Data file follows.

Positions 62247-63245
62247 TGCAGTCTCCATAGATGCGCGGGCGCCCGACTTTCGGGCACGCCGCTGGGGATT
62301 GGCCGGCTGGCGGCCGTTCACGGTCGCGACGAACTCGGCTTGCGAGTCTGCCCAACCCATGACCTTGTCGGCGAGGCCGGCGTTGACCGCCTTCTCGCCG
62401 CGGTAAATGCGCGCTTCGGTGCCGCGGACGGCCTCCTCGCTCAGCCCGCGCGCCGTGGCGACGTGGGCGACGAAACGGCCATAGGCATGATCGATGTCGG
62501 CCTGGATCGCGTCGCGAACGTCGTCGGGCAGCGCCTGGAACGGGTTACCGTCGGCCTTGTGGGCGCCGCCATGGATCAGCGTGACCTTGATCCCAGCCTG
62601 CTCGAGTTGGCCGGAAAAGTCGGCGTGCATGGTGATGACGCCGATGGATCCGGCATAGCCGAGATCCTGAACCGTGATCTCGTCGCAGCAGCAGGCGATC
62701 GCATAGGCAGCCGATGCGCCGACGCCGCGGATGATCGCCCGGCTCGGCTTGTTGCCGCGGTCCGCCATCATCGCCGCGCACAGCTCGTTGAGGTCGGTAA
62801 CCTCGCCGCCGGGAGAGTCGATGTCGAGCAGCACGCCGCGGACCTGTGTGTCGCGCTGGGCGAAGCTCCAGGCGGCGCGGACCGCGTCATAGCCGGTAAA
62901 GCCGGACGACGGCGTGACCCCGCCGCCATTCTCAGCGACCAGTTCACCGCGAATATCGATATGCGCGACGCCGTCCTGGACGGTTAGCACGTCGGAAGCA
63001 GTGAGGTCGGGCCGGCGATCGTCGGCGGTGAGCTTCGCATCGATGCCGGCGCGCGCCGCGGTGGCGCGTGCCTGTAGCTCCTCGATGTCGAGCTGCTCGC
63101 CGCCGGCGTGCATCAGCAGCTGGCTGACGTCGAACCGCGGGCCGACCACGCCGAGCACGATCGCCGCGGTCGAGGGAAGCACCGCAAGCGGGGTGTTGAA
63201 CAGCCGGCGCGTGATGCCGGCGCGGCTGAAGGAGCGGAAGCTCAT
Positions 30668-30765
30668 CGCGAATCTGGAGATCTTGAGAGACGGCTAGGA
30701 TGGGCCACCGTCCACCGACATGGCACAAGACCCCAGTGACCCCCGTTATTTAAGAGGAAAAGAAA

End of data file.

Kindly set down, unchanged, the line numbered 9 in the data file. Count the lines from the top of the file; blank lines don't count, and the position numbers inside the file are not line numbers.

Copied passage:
62901 GCCGGACGACGGCGTGACCCCGCCGCCATTCTCAGCGACCAGTTCACCGCGAATATCGATATGCGCGACGCCGTCCTGGACGGTTAGCACGTCGGAAGCA